The Maple Leafs have a problem at left wing and it needs to be fixed

Photo credit:Orlando Ramirez-USA TODAY Sports
Nick Barden
1 year ago
As the Maple Leafs’ season progressed last year, the more it felt like Toronto needed a much better left side.
This isn’t a new problem either. Toronto has always had a more favourable right side with Mitch Marner and William Nylander in the top-six. On the left — it was Zach Hyman last year and Michael Bunting this year.
You might be reading this and asking yourself about Alex Kerfoot and why he isn’t a important left-winger (maybe you’re not). We can all be honest with ourselves and say he had a great regular season on all counts, but the playoffs were a different story.
The 27-year-old only had one goal and one assist throughout the seven games played in the first round. And that just can’t happen in a first round as big as this one was.
One of the main reasons why I believe the Maple Leafs went out against Tampa was because of their lack of depth scoring. Toronto had 24 goals in their series vs. the Lightning and only six goals came from their depth players. The rest came from the big four, a healing Michael Bunting, Morgan Rielly, and Jake Muzzin.
To me, it was also about the timing of those goals as well. Nick Paul only had four points for the Lightning, but his two goals squeaked them just passed the Maple Leafs and into the next round. Toronto needs a player that can go out and score big goals when your stars cannot.
That’s where the lack of depth on the left side comes in.
Ilya Mikheyev likely won’t be back next season and the Maple Leafs left-wing support will take a hit. While he didn’t always bury his chances, the 27-year-old was their second-best left-winger. Beyond that, you have Pierre Engvall who is a RFA that Toronto needs to re-sign.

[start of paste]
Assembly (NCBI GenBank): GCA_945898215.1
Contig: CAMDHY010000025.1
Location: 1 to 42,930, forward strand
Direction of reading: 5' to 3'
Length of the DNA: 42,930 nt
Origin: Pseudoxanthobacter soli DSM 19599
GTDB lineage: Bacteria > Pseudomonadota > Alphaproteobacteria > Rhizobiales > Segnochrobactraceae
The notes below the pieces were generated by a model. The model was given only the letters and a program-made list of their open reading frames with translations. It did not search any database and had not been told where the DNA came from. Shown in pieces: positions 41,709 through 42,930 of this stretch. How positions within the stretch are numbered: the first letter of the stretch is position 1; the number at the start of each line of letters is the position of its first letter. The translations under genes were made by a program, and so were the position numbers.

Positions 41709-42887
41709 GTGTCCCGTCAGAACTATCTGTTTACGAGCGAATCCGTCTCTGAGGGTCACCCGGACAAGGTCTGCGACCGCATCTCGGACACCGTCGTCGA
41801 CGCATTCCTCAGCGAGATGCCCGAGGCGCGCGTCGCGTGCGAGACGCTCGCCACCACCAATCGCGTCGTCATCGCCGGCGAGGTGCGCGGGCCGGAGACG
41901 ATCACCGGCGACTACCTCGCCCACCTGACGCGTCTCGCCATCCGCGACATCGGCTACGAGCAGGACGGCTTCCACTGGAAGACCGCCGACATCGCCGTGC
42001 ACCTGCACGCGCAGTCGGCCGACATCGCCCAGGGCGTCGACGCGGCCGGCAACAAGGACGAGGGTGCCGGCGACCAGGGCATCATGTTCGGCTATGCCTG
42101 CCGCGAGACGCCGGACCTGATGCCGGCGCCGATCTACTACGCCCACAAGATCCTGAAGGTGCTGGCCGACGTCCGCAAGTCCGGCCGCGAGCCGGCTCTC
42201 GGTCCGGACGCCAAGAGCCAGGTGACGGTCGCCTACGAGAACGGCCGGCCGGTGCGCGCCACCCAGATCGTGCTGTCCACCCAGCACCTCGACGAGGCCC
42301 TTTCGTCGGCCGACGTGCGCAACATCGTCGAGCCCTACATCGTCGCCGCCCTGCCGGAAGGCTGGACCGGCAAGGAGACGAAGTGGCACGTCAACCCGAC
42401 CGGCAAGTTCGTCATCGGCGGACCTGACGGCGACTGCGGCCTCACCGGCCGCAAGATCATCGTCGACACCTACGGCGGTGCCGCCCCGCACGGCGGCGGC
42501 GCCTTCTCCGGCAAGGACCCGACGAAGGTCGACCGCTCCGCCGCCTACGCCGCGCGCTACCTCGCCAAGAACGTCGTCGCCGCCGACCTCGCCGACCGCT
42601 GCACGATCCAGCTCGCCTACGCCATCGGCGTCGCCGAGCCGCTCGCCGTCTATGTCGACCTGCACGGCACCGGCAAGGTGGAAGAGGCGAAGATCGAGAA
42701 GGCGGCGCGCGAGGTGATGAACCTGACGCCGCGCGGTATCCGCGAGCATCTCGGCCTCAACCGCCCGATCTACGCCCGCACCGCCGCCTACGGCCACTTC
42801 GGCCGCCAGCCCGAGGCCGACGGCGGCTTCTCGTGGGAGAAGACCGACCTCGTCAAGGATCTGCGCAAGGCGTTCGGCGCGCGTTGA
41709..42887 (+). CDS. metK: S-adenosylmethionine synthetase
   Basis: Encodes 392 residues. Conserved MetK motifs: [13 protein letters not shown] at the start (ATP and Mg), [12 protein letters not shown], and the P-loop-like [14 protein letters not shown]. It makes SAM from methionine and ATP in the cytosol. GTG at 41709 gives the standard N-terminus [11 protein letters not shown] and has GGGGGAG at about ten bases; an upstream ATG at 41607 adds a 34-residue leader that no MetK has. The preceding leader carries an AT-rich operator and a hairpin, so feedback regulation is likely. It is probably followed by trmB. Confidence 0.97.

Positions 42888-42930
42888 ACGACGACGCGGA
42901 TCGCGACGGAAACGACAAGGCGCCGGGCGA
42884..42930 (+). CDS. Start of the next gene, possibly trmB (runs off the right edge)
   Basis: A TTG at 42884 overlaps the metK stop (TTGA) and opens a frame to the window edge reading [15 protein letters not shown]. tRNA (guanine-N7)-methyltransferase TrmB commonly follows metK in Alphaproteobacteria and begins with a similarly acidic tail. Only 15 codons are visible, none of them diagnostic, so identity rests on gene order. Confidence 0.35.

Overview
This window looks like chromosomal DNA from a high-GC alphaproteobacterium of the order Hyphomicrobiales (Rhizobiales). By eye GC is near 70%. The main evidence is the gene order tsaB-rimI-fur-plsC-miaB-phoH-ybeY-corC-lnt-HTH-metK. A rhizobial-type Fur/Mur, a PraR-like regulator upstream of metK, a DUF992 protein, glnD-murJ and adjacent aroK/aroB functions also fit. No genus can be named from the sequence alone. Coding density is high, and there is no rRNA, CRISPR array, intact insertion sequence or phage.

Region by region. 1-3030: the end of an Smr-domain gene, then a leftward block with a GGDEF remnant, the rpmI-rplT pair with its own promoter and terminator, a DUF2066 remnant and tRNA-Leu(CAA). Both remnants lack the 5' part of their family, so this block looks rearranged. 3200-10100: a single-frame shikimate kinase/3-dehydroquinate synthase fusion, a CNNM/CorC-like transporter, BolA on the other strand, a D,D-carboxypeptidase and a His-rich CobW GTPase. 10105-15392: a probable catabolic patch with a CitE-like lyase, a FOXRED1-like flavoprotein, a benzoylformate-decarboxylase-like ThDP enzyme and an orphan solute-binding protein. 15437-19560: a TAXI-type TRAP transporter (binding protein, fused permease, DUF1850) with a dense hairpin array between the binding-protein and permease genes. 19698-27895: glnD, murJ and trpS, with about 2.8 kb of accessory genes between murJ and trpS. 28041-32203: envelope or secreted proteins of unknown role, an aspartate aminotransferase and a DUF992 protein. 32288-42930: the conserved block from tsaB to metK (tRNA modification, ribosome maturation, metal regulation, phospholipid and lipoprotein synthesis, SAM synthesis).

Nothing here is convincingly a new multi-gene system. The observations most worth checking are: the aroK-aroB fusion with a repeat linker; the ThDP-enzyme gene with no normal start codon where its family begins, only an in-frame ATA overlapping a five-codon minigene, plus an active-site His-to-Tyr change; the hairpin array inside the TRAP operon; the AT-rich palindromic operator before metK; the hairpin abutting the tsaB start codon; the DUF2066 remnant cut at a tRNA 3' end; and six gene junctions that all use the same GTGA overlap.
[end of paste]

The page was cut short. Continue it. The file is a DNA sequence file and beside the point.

To mention Kerfoot again — because he played on the left too — my mind wanders to whether he’ll be back or sent out via trade around the draft. He begins year four of his contract next year, but I believe Toronto could get a few good assets while also gaining some cap space if they were to move him.
That’s where this off-season becomes really important for the Maple Leafs. Looking at their left side, they’re going to need three wingers unless they keep Kerfoot. If they were to keep him, I’d say he fits on the third line in a role with David Kampf because of his defensive capabilities.
He doesn’t score enough to stay in the top-six consistently and it wouldn’t make sense to move him to the fourth line either. The 27-year-old is still a great player, but I just don’t understand him playing in the top-six at this point.
And while that seems to fix a problem, another one ensues with Nick Robertson. Does he play second line left-wing? I’m not too sure he’s ready for that yet and if he’s not, Robertson isn’t the type of player you throw on the fourth line.
The 20-year-old needs to be placed with better players and the third line would be the best option for him right now. At some point he needs to have a consistent role in the NHL and with the way he played with the Marlies, I believe it’ll begin next season.
Engvall then would fit on the fourth line.  He’s always been a fascinating player to watch but his ability to play left-wing and centre makes him perfect in the bottom six. And no, I wasn’t debating a move up in the lineup.
Now the biggest dilemma — who plays left wing on the second line?
I’d like to see how much it would take Mason Marchment to return to Toronto. He had an outstanding 47 points in 54 games this season with the Florida Panthers. The 26-year-old doesn’t have a big enough resume to demand a lot of money, but could be someone the Maple Leafs have interest in.
At six-foot-four, he’d be an interesting player to have within your top-six. Plus, he’s from Uxbridge and has a memorable past with the Maple Leafs’ organization.
If you were to add him to the mix, along with Robertson on the third line and Engvall on the fourth line, would you be comfortable? I believe I would be. Adding another depth winger would help that situation, but the Maple Leafs also have Alex Steeves and a few others in the pipeline who’d like to be up in the NHL at some point.
It’s clear though that the Maple Leafs need a left-wing option on the second line. It’s been a problem for a few seasons now and at some point it needs to be fixed for the Maple Leafs to have success.
(Statistics via Hockey-Reference.com and NHL.com)
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